President Barack Obama and aides are keeping smiles on their faces, but a sense of doom has descended on the White House.
Not two days ago, Obama was campaigning against the existential threat that a President Trump posed to America and the world, mocking the idea of giving the nuclear codes to a man who had to have his Twitter account taken away from him over weekend.
That man is getting the nuclear codes, along with all the rest of the presidency: a pen that can in a moment wipe out the Iran nuclear deal that Obama argued was the only way to hold off mushroom clouds in the Middle East, a Congress eager to join him in destroying the Obamacare law that the president says has saved lives and will save more, a military, a bully pulpit where now every word he says is policy, an affirmation that he should be the model that children aspire to, an empowerment of white nationalist and disrespecting forces that Obama called dark and hateful and warned would only be more empowered if Trump won.
But the freak-out has been kept in check – in public, at least. Obama stood calmly on Wednesday afternoon promising a smooth transition, coolly urging supporters and disappointed voters to nurse their wounds and get back into the arena.
The world order has been shaken. Everything that everyone thought they knew about politics is wrong.
Wednesday, White House press secretary Josh Earnest diplomatically touched on those ideas, while insisting that inviting into the Oval Office a man he repeatedly called “unfit” for the job does not cast an air of insincerity. Earnest would not directly answer if Obama is now worried about turning over the nuclear codes, or if the president believes the world now faces a heightened chance of nuclear war.
“I’m not going to speculate on what sort of actions President-elect Trump may choose to prioritize or pursue,” Earnest said when asked about nuclear war.
His only answer to if Obama is worried about turning over the nuclear codes: “The election’s over, and it’s been decided,” reasserting that the president’s disagreements with the president-elect are “rather profound.”
Earnest then several times referenced importance of the U.S. alliance with South Korea, with North Korea is growing ever more aggressive in its nuclearization and Trump having previously expressed ambivalence about American involvement.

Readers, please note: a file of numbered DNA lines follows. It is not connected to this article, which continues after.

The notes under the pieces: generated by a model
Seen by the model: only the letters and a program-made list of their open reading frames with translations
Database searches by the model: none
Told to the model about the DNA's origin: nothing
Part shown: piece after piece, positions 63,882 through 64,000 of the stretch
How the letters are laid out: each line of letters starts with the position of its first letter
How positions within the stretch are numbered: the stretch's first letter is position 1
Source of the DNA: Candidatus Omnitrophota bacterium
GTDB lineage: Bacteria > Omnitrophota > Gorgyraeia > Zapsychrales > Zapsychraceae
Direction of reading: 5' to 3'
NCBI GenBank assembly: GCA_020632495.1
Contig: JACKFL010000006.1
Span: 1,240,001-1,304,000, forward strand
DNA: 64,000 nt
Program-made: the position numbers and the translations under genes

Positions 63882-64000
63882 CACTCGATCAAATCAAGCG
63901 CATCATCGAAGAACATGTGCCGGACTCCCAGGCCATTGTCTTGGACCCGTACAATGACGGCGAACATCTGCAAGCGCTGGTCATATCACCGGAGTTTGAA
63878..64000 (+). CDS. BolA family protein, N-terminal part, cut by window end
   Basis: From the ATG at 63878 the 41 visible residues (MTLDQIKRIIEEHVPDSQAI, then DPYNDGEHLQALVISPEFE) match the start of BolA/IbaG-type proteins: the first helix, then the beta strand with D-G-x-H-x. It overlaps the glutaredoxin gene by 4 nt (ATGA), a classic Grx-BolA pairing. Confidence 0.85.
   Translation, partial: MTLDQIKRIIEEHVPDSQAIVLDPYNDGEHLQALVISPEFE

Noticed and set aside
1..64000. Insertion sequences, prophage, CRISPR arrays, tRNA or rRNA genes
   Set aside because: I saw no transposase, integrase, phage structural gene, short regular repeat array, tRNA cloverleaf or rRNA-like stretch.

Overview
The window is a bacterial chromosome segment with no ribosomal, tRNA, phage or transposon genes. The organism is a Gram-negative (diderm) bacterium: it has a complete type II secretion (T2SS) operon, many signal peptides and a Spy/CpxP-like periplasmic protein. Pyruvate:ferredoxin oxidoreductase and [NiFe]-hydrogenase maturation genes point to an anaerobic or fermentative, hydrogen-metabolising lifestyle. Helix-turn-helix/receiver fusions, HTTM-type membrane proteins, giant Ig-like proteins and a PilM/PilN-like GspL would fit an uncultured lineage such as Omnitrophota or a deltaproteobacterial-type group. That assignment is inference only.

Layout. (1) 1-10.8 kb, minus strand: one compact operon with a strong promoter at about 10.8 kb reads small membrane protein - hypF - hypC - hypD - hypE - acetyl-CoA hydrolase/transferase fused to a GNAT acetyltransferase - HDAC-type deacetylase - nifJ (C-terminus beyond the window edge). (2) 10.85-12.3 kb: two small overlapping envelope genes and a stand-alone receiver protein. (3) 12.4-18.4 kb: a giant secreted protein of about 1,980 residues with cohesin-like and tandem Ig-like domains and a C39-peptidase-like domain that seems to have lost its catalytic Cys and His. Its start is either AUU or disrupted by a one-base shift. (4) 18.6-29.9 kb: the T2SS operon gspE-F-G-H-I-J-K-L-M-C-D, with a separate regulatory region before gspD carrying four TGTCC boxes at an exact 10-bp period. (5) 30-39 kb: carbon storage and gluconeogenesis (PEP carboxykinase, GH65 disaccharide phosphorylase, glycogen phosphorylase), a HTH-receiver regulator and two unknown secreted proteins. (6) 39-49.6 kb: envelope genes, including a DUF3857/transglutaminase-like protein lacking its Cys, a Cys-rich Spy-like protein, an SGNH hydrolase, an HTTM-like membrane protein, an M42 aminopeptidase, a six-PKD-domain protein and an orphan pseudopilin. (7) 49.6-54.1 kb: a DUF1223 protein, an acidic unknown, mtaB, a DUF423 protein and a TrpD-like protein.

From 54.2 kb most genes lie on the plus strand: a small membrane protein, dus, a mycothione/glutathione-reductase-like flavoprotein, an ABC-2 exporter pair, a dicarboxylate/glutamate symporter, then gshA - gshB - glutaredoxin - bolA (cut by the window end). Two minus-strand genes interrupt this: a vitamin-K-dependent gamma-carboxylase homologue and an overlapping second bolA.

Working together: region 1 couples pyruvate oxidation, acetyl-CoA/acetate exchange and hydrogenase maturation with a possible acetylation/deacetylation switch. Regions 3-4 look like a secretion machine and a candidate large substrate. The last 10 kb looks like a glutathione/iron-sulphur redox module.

Asked about the existential threat to American democracy that Obama had said a President Trump represent, Earnest replied, “The president made a forceful argument, and he stands by that argument. But the time for making that argument has passed. The American people have rendered their judgment.”
An hour earlier in the Rose Garden, Obama recalled with a smirk that he told America on Tuesday, when he like most others thought Hillary Clinton would win, that after the election, “the sun would come up in the morning—and that was one prognostication that turned out to be true.”
The sun came up. But that doesn’t change how terrified Obama and Clinton, like many others, are about where America and the world will be in four years. The furthest Obama could bring himself to go was to say he had “hope” that Trump would be invested in unity, respect for American institutions, the way of life and the rule of law.
Obama, watching the returns come in from the White House residence until late into the night, was stunned and disappointed, Earnest said.
In public, and in talking with small groups of staffers, Obama was upbeat.
“This was a long and hard-fought campaign. A lot of our fellow Americans are exalted today, and a lot of Americans are less so, but that’s the nature of campaigns. That’s the nature of democracy,” Obama said. “It’s not always inspiring. But to the young people who got into politics for the first time and may be disappointed by the results, I just want you to know, you have to stay encouraged. Don’t get cynical. Don’t ever think you can’t make a difference.”
The White House staffers who massed into the Rose Garden to hear some kind of comfort or explanation cried and hugged, the shock running through their bodies.
They applauded loudly for two minutes after Obama and Vice President Joe Biden walked back into the Oval Office, ignoring shouted questions that included “Is Obamacare over?” and “Are you scared?”
But everything he and they worked for seems set to be ripped out by the roots. Four years is a very long time, especially with Republican majorities in the House and Senate that might only grow larger with the 2018 midterms.
“We owe him an open mind and a chance to succeed,” Clinton said in her own concession speech.
Earnest pushed back on the suggestion that the Obama legacy is toast. Trump would face difficult real-world consequences in following through on some of his campaign promises, he argued, between potentially ballooning the deficit and spiking health care costs. Meanwhile, House Speaker Paul Ryan and Senate Majority Leader Mitch McConnell both said Wednesday that they’re going to move to repeal Obamacare quickly, and that would only be only the start.
But Earnest admitted that he’d had to practice just saying the words “President-elect Trump.”
It’s a neck-breaking whiplash from the valedictory trip that Obama took through New Hampshire, Michigan and Pennsylvania (all states he won twice, and two of which were part of the collapse that took the presidency from her).
White House chief of staff Denis McDonough, meanwhile, walked through the Rose Garden after Obama finished speaking. Asked if he’d take questions, he smiled tightly and said, “No.”
Earnest shared the message he said he’s been telling his own staff.
“People say adversity builds character,” Earnest said. “I’m not sure that’s true. I think adversity reveals character.”
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